Fàilte gu Alba

Wasn’t this a sight for sore liberal eyes yesterday? Priti Patel’s evil regime being resisted by honest Glaswegians intent on rescuing their immigrant ‘neighbours’ from incarceration and/or deportation: just as they had used to in olden days? (See my The Refugee Question in Mid-Victorian Politics.)


Is this just Scotland? Or just Glasgow, perhaps. I know there’s not the same feeling there against immigration that there is in parts of England. They need more people. And, really, shouldn’t they be allowed to decide their own migration policies themselves? Another argument for Scottish independence, perhaps, freeing them finally from the tyranny of our proto-fascist government in England, and enabling them to become friends with Europe again.

Of course if that happens they might be inundated by a less welcome wave of immigration – of Sassenachs fleeing to escape the same tyranny. We’ll see whether they extend the same hospitality to us. I know at least one person who’s made the move already. I’ll have to ask him.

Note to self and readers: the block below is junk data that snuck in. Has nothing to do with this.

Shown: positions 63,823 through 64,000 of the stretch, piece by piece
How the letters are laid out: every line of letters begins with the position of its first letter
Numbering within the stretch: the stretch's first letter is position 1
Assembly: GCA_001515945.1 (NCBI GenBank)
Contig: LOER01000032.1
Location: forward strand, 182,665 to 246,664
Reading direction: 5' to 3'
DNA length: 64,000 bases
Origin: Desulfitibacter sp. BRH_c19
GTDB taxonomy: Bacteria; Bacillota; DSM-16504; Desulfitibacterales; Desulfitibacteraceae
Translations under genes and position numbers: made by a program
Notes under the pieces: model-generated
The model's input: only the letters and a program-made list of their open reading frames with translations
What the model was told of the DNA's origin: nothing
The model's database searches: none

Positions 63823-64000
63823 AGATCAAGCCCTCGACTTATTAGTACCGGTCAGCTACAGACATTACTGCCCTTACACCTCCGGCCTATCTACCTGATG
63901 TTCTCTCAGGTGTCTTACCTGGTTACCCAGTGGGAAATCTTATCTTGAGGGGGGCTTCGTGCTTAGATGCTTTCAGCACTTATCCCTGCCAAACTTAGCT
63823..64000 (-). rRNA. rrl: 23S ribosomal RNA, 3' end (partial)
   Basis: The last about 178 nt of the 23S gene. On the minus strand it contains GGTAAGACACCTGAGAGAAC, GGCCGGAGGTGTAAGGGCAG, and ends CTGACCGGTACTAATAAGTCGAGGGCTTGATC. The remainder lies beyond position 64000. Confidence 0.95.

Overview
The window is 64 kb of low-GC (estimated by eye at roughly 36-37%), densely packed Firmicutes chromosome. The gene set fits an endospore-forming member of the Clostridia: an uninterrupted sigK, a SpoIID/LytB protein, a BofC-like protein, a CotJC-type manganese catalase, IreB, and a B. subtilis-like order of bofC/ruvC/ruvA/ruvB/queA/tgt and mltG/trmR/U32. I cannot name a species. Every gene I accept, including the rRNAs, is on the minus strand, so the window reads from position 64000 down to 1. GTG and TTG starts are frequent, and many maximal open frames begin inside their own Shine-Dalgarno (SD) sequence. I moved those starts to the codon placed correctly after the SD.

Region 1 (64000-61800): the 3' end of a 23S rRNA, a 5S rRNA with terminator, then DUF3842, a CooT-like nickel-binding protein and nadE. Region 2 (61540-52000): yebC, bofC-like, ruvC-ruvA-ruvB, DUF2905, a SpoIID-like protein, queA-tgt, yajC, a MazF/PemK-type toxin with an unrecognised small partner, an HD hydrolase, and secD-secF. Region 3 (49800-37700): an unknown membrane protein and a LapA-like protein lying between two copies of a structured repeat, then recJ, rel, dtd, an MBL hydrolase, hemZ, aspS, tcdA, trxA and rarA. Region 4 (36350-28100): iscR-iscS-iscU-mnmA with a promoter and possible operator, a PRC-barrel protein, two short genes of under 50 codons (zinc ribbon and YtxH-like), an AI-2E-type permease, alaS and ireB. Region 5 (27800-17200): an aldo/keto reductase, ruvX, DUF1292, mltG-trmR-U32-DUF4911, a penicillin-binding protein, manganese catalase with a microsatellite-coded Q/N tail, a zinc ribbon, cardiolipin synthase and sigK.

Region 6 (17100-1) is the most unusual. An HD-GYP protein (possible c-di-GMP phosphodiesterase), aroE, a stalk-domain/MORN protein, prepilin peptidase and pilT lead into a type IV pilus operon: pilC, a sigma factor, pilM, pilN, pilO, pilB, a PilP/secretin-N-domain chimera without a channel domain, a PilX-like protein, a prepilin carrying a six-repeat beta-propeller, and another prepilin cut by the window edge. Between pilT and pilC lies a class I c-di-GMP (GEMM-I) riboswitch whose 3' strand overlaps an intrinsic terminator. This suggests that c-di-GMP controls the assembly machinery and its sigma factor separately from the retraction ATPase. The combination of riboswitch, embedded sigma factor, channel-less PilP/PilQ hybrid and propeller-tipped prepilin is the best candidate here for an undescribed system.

About bernardporter2013

Retired academic, author, historian.
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2 Responses to Fàilte gu Alba

  1. Neil SHADDICK says:

    The more immoderate they sound, the more clear-sighted your posts are – certainly from the relative safety (long distance) of NZ.. There are, no doubt, more people overseas urging, willing, the Scots on to embrace independence than there are voters in Scotland determined to defeat it but that our convictions don’t matter two hoots to those in the voting booth won’t deter us from cheering loudly (immoderately) from the side lines!

    Liked by 1 person

  2. Tony says:

    Yes, the contrast between Scots and English attitudes to immigration helps explain their respective Brexit/ Remain voting. As Patel knows, ‘tough’ (i.e., inhumane) immigration policies are popular with the new Tory Brexit voters, and apparently ‘Britannia Unchained’ requires no ‘unnecessary foreigners’ sullying this green and pleasant land, except when low paid dirty jobs need doing. But it was May, the vicar’s daughter, who created the Home Office culture in her six years there with the Windrush scandal and scare tactics reminiscent of early Nazi Germany.


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